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Discussion Starter · #1 ·
I’m sure there must be a post or a comment somewhere on this site that mentions this, but it’s not the easiest thing to find with a search engine. Lol

I saw an old post by an inactive member that said you can feed hay right after milking and that will keep the does standing long enough for their teats to seal back up. Just curious if anyone knows how long it takes?
 

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Discussion Starter · #4 ·
A week or so ago I thought my doe had mastitis. She tested negative but I looked at a lot of mastitis stuff while I was researching and saw people suggesting the use of a sealing teat dip post milking to prevent nasties from getting into the udder while the orifices are open.

Then I saw someone saying that if you can get them to not lie down for a little while after milking, you don’t need to seal the teats. I was just wondering how long it takes. Just curious.
 

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When the kids nurse, they have something in the saliva that helps prevent bacteria from entering the teat oriface after they nurse. The teat closes about 10-15 min after milking. Fight Bac is cold and does help close the teat, but the spray itself puts a thin coating over the end and that helps keep germs out. Iodine dip repels the germs. Most goats eat hay or whatever after milking, so the teat will close naturally.
 

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Discussion Starter · #8 ·
When the kids nurse, they have something in the saliva that helps prevent bacteria from entering the teat oriface after they nurse. The teat closes about 10-15 min after milking. Fight Bac is cold and does help close the teat, but the spray itself puts a thin coating over the end and that helps keep germs out. Iodine dip repels the germs. Most goats eat hay or whatever after milking, so the teat will close naturally.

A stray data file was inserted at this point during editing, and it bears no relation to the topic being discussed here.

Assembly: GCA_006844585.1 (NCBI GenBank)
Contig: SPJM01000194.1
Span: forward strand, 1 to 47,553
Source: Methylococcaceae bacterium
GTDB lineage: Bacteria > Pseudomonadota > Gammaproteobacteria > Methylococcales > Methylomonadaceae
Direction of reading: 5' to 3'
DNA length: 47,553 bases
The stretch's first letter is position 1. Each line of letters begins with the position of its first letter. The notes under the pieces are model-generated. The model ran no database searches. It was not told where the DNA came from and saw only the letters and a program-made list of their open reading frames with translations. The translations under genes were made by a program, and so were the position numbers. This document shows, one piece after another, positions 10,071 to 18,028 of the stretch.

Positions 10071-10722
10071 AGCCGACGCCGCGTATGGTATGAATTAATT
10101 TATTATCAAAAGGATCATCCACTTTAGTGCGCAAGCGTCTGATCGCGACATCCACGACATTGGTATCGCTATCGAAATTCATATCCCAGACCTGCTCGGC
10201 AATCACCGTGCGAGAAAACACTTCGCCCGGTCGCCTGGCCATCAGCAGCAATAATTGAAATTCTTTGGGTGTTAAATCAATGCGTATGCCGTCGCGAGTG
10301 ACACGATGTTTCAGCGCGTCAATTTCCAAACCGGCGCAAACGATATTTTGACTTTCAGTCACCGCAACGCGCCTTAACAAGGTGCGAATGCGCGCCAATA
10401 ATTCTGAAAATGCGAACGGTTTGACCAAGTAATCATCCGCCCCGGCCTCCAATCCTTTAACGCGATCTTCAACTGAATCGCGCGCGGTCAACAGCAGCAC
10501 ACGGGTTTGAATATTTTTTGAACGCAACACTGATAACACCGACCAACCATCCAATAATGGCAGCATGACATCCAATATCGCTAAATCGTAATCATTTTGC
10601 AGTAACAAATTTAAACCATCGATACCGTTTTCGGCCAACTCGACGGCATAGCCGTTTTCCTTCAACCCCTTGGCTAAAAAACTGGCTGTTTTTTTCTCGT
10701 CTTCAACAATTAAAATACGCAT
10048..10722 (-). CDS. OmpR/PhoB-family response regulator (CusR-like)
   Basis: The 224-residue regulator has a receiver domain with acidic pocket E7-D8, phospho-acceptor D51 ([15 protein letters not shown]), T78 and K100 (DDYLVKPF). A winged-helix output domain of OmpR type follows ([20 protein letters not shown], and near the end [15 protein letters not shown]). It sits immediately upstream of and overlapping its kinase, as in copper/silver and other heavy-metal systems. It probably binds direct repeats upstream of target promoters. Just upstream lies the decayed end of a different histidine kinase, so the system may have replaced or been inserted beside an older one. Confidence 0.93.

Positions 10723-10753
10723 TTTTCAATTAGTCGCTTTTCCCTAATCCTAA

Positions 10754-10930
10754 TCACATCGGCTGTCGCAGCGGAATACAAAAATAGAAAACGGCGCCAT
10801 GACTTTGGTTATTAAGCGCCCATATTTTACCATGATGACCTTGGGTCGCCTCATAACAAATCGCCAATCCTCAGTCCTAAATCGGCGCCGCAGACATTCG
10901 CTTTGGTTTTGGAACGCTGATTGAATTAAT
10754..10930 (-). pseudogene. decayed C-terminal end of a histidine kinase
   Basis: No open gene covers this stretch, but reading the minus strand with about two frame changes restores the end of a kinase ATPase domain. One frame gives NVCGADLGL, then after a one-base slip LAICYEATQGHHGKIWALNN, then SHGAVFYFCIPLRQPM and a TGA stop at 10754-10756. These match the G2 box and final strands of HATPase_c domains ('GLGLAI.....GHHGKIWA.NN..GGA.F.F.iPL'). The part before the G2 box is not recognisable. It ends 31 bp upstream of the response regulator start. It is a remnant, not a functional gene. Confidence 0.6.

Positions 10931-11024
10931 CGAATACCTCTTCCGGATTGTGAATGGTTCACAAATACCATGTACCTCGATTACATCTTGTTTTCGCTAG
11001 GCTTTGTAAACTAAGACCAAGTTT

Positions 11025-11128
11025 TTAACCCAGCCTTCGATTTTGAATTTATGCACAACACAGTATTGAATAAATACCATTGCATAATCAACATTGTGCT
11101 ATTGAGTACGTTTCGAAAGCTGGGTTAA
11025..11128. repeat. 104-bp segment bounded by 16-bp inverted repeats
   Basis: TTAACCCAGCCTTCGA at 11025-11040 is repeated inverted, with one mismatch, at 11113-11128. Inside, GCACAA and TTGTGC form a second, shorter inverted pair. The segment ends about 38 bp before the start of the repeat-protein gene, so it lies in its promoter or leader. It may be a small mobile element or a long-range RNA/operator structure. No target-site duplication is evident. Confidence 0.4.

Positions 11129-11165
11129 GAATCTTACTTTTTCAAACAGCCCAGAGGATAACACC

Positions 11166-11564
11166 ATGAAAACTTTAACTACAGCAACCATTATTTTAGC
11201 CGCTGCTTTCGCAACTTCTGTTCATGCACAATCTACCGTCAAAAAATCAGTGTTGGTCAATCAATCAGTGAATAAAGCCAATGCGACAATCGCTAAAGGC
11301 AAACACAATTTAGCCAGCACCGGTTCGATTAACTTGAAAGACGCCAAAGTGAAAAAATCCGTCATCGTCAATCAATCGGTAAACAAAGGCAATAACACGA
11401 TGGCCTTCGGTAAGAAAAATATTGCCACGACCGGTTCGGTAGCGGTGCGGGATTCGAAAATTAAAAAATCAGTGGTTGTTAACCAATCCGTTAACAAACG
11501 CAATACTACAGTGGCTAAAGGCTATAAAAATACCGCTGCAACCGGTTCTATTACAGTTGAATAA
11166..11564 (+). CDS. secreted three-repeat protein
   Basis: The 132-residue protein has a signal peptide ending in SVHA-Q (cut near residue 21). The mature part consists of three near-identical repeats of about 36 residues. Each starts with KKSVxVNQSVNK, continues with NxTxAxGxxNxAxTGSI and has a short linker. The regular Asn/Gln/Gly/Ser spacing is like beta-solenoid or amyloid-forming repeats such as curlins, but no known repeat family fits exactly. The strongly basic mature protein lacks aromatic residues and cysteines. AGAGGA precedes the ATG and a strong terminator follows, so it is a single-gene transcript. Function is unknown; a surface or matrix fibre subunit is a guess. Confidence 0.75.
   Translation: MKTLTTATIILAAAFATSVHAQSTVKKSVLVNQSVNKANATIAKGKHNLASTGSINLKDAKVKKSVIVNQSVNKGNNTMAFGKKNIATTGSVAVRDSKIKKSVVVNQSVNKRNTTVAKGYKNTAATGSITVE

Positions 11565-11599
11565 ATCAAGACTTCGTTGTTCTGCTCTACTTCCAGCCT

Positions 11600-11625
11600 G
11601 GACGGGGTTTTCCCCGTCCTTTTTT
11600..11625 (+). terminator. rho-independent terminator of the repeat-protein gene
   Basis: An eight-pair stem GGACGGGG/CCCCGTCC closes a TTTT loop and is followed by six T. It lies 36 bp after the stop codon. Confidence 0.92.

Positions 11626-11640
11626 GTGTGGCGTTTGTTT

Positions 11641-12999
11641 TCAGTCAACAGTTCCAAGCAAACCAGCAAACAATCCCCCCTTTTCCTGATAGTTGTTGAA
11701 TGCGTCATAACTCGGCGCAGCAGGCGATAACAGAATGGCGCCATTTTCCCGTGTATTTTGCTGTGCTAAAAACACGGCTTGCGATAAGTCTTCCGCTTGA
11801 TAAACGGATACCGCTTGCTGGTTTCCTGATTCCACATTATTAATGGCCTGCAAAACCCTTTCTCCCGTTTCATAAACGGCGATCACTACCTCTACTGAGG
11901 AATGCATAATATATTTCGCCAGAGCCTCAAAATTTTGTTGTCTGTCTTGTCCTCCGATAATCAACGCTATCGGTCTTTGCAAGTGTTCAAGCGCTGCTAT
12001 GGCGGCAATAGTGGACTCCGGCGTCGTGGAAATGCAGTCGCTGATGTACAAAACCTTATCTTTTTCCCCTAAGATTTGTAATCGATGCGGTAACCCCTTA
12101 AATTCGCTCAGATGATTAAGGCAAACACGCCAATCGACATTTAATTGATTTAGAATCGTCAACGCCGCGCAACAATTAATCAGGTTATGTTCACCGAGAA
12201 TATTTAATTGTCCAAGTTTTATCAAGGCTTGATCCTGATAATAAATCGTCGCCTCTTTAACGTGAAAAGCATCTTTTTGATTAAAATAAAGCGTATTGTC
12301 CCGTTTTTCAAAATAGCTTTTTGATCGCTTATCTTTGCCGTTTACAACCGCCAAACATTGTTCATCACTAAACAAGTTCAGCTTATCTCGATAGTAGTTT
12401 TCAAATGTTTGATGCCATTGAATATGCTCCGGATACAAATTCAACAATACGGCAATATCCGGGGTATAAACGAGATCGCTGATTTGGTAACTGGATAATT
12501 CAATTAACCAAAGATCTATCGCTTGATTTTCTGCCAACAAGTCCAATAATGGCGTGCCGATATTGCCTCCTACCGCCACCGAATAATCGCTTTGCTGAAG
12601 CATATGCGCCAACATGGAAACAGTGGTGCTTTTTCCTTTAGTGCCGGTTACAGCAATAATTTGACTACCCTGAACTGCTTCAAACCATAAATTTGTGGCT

I saw something yesterday about kid saliva doing that. That's pretty amazing!

I'm basically trying to decide if I think I need to start using a teat dip, or if keeping my does standing for a short time after milking will be satisfactory.
 

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Discussion Starter · #10 ·
They usually do. I was just thinking of waiting to feed my hay until after milking, just to insure they don’t go immediately lie down in the shade or something.
 

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Fair-Haven
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Absolutely dip or spray teats with an antibacterial. I love fight bac - it's easy and economical. Preventative care is much better than hoping nothing gets up in that orifice and causing mastitis. I've been told 30 minutes for the teat to seal - however some take longer if they have a very large orifice.
 
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